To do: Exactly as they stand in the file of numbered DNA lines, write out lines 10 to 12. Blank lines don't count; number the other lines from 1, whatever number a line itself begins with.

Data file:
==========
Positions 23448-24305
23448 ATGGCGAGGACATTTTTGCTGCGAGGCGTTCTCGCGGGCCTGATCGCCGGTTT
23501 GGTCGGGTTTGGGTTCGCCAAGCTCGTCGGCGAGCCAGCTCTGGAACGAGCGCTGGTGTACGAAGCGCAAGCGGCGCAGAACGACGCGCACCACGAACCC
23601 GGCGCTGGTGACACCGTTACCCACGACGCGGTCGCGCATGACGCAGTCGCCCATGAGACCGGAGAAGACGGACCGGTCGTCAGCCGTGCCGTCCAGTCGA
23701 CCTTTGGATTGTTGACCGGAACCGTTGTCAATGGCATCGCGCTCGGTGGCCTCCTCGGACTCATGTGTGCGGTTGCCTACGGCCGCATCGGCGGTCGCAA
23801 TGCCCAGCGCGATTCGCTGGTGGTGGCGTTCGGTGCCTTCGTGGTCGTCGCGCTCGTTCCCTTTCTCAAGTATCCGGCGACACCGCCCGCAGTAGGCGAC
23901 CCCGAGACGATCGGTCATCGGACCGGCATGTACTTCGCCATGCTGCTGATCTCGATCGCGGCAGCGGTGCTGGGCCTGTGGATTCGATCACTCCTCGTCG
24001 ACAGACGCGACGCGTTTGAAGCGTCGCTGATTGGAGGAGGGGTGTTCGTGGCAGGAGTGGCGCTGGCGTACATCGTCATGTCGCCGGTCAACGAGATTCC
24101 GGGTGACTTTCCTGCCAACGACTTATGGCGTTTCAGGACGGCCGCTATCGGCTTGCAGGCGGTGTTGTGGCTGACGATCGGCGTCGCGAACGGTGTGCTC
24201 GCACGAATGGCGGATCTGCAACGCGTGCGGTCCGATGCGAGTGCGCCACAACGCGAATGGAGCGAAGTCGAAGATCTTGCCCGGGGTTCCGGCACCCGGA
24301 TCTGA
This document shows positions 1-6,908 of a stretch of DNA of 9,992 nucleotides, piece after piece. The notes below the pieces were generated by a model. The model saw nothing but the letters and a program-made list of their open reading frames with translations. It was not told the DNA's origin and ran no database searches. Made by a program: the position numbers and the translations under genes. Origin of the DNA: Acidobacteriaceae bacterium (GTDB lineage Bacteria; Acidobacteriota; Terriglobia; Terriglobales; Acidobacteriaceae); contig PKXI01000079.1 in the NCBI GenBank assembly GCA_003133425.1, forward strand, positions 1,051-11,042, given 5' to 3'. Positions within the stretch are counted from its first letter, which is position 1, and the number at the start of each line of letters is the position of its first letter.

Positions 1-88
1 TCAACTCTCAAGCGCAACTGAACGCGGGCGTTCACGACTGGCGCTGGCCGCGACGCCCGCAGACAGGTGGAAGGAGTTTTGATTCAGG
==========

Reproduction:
24201 GCACGAATGGCGGATCTGCAACGCGTGCGGTCCGATGCGAGTGCGCCACAACGCGAATGGAGCGAAGTCGAAGATCTTGCCCGGGGTTCCGGCACCCGGA
24301 TCTGA
This document shows positions 1-6,908 of a stretch of DNA of 9,992 nucleotides, piece after piece. The notes below the pieces were generated by a model. The model saw nothing but the letters and a program-made list of their open reading frames with translations. It was not told the DNA's origin and ran no database searches. Made by a program: the position numbers and the translations under genes. Origin of the DNA: Acidobacteriaceae bacterium (GTDB lineage Bacteria; Acidobacteriota; Terriglobia; Terriglobales; Acidobacteriaceae); contig PKXI01000079.1 in the NCBI GenBank assembly GCA_003133425.1, forward strand, positions 1,051-11,042, given 5' to 3'. Positions within the stretch are counted from its first letter, which is position 1, and the number at the start of each line of letters is the position of its first letter.